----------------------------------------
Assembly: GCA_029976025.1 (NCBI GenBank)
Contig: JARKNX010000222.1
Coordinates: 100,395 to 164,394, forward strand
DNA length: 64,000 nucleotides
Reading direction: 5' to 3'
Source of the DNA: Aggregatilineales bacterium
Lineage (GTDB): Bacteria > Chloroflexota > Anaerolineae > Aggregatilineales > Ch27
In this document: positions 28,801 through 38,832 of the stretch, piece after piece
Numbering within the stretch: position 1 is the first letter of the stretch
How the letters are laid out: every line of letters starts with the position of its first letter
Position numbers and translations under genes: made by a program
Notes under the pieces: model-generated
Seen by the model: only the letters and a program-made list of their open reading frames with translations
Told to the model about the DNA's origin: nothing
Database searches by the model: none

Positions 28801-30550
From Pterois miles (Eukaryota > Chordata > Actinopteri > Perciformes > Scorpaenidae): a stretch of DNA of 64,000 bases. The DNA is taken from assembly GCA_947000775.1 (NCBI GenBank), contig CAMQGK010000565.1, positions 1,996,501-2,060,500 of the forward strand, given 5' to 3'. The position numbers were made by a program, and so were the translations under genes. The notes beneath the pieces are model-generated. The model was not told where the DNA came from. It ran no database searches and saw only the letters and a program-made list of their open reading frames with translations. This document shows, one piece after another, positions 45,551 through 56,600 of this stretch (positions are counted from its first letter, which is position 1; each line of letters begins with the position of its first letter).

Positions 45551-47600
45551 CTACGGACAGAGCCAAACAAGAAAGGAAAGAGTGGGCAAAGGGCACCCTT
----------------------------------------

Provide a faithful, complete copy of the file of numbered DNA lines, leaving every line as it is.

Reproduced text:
Assembly: GCA_029976025.1 (NCBI GenBank)
Contig: JARKNX010000222.1
Coordinates: 100,395 to 164,394, forward strand
DNA length: 64,000 nucleotides
Reading direction: 5' to 3'
Source of the DNA: Aggregatilineales bacterium
Lineage (GTDB): Bacteria > Chloroflexota > Anaerolineae > Aggregatilineales > Ch27
In this document: positions 28,801 through 38,832 of the stretch, piece after piece
Numbering within the stretch: position 1 is the first letter of the stretch
How the letters are laid out: every line of letters starts with the position of its first letter
Position numbers and translations under genes: made by a program
Notes under the pieces: model-generated
Seen by the model: only the letters and a program-made list of their open reading frames with translations
Told to the model about the DNA's origin: nothing
Database searches by the model: none

Positions 28801-30550
From Pterois miles (Eukaryota > Chordata > Actinopteri > Perciformes > Scorpaenidae): a stretch of DNA of 64,000 bases. The DNA is taken from assembly GCA_947000775.1 (NCBI GenBank), contig CAMQGK010000565.1, positions 1,996,501-2,060,500 of the forward strand, given 5' to 3'. The position numbers were made by a program, and so were the translations under genes. The notes beneath the pieces are model-generated. The model was not told where the DNA came from. It ran no database searches and saw only the letters and a program-made list of their open reading frames with translations. This document shows, one piece after another, positions 45,551 through 56,600 of this stretch (positions are counted from its first letter, which is position 1; each line of letters begins with the position of its first letter).

Positions 45551-47600
45551 CTACGGACAGAGCCAAACAAGAAAGGAAAGAGTGGGCAAAGGGCACCCTT